Sea scallops are one of the ocean’s greatest gifts. Not only are they beautiful to look at, but they have a delicate umami-filled flavour of the sea that matches perfectly with deep butter and herbs. Scallops are perfect for a special occasion as a special treat.
As with most of the finest seafood, a light touch is recommended - most scallop recipes call for just a few simple ingredients and a short cooking time.
How to cook scallops
Scallops can be grilled, but they are best pan-seared on a medium-high heat. Add the butter to the pan, don’t scrimp on the butter as you will want to baste the scallops in the melted butter. Add the dry scallops to the pan and sear the scallops in a cast-iron skillet. Add salt and pepper to the scallop for seasoning. When the butter is bubbling, spoon the saturated fat over the scallop and continue to cook.
Cook for about two minutes on each side until the outside of the scallops are caramelised on each side. Take the scallops from the pan and set aside. Add a glass of white wine to the butter in the pan and reduce. Add the juice of one lemon and capers to the butter sauce.
Prepare some garlic butter by crushing two minced cloves of garlic in a mortar and pestle and add butter. Serve the scallops on the shell with a knob of the garlic butter melting over the top.
Scallops are rich in Omega 3 fatty acids as well as Vitamin B and D, and Potassium. There are usually cooked with butter though, so that means many scallop recipes can be high in cholesterol - more for special occasions than a midweek dinner.
What pairs with scallops?
Scallops have a delicate but distinctive flavour that evokes the sea. It is best not to overpower the scallops with strong flavour but garlic works extremely well. Lemon, capers and dill enhance the seafood flavour and they take seasoning with salt and pepper very well. Flat leaf parsley is also a very good addition to sea scallops. Scallops also go very well with pancetta, bacon and black pudding.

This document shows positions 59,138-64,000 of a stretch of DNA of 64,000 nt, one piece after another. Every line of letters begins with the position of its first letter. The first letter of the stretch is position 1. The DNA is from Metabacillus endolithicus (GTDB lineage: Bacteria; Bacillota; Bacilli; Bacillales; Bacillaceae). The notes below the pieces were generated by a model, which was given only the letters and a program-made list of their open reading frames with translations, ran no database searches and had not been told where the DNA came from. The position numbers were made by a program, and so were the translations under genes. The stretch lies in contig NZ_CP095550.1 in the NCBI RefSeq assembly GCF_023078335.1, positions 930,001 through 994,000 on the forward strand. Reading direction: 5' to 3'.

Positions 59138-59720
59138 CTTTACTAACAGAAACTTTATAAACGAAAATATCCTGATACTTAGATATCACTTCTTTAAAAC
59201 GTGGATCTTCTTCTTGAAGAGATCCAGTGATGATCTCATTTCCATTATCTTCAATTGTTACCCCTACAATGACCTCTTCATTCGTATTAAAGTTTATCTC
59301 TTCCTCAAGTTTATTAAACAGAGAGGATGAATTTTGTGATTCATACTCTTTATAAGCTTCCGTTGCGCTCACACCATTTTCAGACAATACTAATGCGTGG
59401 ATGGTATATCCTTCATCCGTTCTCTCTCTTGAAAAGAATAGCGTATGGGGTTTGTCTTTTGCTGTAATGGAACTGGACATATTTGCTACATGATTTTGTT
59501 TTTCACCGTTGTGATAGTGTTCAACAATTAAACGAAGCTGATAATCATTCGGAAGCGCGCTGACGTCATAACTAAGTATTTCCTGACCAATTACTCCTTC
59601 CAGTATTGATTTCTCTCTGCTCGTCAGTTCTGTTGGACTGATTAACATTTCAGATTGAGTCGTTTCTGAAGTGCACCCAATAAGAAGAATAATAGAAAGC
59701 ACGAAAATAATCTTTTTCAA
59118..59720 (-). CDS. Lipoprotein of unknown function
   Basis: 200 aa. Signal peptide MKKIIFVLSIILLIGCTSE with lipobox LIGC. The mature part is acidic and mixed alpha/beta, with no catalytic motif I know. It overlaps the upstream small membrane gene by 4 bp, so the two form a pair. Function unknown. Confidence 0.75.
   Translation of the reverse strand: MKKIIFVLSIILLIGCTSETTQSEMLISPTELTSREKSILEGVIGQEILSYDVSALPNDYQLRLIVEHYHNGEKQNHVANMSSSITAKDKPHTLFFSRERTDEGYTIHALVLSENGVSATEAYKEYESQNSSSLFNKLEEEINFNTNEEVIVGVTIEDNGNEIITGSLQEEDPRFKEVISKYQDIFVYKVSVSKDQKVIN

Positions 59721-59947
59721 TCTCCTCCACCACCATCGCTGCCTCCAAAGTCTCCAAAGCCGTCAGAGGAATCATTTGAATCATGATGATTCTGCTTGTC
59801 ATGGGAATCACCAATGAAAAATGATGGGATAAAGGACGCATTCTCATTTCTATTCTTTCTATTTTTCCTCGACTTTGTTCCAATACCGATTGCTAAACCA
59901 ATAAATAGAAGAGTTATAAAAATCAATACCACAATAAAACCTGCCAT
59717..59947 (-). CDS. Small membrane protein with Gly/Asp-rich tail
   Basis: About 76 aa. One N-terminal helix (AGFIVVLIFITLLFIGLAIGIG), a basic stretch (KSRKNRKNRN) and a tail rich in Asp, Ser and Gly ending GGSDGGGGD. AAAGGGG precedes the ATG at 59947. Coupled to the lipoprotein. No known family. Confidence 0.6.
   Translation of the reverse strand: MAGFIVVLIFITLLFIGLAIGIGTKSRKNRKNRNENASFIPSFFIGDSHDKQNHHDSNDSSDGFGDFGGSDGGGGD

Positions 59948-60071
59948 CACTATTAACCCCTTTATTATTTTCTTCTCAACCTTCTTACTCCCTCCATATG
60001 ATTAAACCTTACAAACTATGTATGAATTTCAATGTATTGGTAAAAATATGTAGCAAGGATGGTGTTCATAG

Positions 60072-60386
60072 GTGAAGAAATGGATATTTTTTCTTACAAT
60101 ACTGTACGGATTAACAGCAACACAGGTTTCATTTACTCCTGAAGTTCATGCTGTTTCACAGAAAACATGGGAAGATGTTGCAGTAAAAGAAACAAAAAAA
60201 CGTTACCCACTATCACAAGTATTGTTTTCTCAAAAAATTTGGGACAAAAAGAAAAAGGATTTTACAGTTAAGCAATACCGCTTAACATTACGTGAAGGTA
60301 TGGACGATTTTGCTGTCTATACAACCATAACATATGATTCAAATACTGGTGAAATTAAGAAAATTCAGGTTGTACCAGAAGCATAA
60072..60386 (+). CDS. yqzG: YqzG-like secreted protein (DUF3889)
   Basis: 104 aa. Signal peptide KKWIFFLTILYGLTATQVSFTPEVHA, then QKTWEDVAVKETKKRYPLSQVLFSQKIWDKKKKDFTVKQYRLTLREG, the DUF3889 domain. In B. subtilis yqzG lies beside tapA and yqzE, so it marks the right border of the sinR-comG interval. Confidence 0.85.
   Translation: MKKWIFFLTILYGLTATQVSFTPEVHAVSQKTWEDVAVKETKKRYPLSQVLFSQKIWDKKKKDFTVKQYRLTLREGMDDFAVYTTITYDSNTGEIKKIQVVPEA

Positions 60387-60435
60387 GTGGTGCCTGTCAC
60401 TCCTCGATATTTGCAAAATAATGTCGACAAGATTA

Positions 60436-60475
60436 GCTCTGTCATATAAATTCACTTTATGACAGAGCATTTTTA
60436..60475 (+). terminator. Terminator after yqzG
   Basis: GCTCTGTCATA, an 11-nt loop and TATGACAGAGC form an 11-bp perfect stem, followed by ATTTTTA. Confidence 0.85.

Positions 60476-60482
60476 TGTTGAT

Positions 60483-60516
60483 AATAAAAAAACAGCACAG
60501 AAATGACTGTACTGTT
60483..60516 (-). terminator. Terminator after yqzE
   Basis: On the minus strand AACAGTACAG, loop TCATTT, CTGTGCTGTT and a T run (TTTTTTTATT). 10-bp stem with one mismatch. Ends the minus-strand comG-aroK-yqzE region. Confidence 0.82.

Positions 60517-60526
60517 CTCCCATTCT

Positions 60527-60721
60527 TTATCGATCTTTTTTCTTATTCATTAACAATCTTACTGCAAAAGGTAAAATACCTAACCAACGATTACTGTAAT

Give scallops the tap test before buying them: gently tap the shell. A healthy scallop will shut when you tap it. Fresh scallops should also smell like the ocean - a delicate saltiness; a strong fishy smell is a sign of age. Frozen scallops are perfectly safe to eat but they will not have the same flavour as fresh ones.
How long can you keep scallops in the fridge?
Scallops should not be kept in the fridge for more than two days. They are best when used within one day of buying them so buy them on the day you are planning on cooking them. It’s a good idea to phone your fishmonger ahead and order them, to make sure you’re dinner plans don’t get disrupted.
Do you need to wash scallops before cooking them?
After you shuck your scallop you only need to rinse it in cold water before you cook it. If you are serving your scallop on the shell, make sure you wash the shell well under running water first.
Château Castillonne is a caviar producer performing cold anaesthesia on sturgeon fish to harvest their eggs and help them live longer instead of ending their lives when harvesting their eggs. Find out more.
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